Has anyone proposed this before? Has anyone prototyped it or evaluated the performance cost of doing something like this? Are there any non-obvious barriers to deployment (beyond the fact that it requires changes to compilers, just like stack canaries do)?


Research I've done: I'm aware of the idea of inserting guard pages between objects in the heap, but that's different (it protects against heap overflows that go beyond the bounds of a single object, whereas I'm talking about something to protect against heap overflows that stay within the region of a single heap object). I'm familiar with Cruiser and ContraPolice, which places canaries between objects in the heap, but that too focuses on cross-object overflows rather than intra-object overflows. I'm also familiar with use of stack canaries or pointer encryption for protecting malloc's metadata, but again, that doesn't protect against intra-object overflows and is intended to protect malloc's metadata rather than function pointers.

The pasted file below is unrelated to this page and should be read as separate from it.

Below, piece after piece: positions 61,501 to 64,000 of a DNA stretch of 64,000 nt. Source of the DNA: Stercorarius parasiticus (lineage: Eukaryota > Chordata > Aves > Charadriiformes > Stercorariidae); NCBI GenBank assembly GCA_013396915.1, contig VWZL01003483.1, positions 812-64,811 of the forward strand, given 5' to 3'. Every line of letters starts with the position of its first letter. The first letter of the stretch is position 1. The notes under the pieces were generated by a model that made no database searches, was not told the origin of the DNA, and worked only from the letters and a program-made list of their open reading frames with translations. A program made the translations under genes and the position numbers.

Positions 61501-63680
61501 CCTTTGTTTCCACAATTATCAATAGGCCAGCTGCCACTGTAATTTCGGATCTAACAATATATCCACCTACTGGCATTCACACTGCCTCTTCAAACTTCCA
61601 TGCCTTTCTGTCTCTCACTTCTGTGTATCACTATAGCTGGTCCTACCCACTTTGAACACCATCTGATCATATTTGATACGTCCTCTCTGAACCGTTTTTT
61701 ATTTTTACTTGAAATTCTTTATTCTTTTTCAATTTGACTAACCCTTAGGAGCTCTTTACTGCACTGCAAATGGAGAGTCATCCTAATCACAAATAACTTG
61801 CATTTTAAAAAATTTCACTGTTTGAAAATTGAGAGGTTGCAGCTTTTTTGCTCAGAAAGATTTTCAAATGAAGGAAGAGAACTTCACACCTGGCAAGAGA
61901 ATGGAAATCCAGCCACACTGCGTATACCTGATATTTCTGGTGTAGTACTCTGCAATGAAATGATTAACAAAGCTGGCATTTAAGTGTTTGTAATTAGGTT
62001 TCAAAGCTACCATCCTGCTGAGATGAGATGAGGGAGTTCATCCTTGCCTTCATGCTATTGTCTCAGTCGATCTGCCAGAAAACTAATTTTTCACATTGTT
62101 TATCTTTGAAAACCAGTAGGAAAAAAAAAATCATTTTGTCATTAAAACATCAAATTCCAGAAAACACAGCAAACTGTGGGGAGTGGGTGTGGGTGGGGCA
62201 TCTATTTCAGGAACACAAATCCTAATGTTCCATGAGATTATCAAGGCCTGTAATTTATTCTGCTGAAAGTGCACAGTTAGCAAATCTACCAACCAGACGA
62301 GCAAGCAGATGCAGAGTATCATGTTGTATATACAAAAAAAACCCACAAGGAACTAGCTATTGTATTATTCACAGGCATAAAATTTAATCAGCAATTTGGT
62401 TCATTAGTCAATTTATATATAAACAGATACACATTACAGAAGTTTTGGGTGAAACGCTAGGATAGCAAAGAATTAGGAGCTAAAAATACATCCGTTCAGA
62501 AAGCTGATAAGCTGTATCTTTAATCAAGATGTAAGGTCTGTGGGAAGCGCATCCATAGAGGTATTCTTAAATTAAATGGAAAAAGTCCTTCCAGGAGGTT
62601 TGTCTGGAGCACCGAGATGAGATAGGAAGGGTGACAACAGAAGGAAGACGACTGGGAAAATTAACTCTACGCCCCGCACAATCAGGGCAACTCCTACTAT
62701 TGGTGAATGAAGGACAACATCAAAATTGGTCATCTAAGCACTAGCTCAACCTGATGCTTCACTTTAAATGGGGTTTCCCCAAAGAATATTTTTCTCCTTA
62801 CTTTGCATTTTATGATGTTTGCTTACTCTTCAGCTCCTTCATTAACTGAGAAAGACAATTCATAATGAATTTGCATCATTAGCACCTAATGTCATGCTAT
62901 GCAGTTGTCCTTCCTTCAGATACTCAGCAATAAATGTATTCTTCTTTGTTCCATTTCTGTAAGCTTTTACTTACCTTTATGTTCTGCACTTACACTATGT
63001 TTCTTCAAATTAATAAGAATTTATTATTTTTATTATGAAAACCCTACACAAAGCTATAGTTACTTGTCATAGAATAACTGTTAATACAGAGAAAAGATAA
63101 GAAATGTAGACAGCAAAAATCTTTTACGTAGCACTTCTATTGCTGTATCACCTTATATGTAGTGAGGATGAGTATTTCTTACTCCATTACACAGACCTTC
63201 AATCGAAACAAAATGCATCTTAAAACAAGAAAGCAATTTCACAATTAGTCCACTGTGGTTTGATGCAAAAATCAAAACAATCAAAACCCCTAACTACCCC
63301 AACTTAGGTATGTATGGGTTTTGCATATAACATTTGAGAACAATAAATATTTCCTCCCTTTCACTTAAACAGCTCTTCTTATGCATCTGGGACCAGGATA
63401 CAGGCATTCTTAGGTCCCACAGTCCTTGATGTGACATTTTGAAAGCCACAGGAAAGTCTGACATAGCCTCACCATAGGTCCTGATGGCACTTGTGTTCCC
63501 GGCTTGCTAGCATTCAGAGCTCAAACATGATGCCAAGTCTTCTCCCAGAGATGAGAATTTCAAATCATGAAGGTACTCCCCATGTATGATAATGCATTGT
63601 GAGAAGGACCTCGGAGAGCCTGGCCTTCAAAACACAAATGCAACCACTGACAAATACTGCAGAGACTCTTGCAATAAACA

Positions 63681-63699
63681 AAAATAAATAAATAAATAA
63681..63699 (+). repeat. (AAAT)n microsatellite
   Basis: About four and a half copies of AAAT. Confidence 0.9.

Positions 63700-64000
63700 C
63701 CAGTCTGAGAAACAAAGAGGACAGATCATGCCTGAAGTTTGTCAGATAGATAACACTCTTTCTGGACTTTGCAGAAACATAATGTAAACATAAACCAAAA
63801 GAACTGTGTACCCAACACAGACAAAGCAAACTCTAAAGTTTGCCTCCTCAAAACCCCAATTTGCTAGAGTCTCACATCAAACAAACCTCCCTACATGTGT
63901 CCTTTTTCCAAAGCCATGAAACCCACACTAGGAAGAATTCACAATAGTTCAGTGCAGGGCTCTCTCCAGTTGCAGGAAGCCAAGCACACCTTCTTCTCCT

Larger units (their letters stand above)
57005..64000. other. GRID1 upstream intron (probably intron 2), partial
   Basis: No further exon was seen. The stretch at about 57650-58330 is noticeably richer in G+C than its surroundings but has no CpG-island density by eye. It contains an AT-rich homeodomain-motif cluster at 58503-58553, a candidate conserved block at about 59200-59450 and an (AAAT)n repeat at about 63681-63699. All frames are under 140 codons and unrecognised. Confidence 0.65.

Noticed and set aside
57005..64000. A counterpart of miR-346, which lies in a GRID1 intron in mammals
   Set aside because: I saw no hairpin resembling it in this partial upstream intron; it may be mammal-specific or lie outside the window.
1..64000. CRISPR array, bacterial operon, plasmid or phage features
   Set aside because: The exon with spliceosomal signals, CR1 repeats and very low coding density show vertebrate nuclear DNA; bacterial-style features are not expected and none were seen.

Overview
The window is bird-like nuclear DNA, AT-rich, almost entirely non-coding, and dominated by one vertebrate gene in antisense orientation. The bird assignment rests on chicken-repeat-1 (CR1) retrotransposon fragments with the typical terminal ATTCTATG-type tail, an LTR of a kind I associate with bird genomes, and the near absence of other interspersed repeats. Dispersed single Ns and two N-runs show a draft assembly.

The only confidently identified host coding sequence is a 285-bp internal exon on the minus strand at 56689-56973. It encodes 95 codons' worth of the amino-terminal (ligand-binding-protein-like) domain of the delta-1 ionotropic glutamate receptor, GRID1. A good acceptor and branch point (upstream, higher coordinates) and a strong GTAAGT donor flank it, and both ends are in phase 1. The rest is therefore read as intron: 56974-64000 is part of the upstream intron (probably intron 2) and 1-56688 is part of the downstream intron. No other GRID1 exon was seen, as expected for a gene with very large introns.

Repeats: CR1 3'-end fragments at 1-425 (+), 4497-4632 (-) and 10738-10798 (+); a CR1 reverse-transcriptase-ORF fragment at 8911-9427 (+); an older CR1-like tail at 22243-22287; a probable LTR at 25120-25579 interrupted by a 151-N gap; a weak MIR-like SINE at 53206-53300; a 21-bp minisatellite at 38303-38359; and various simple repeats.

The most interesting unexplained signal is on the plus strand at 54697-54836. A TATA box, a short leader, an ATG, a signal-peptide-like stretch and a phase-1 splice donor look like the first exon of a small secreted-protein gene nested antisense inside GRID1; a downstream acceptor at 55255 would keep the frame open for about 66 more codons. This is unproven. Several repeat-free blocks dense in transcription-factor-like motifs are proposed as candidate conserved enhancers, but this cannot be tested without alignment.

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Canaries within an object run into one practical problem: it changes the in-memory layout of these objects. This layout needs to be consistent when passed between, say, the program and libraries. If you passed a pointer of type struct whatever * from a program compiled with this instrumentation, to a library compiled without this instrumentation (but with the same declaration of struct whatever), then things would break, because some of the fields would be at a different offset. As a result, using internal canaries for anything other than theoretical research would break compatibility with almost all existing code and libraries.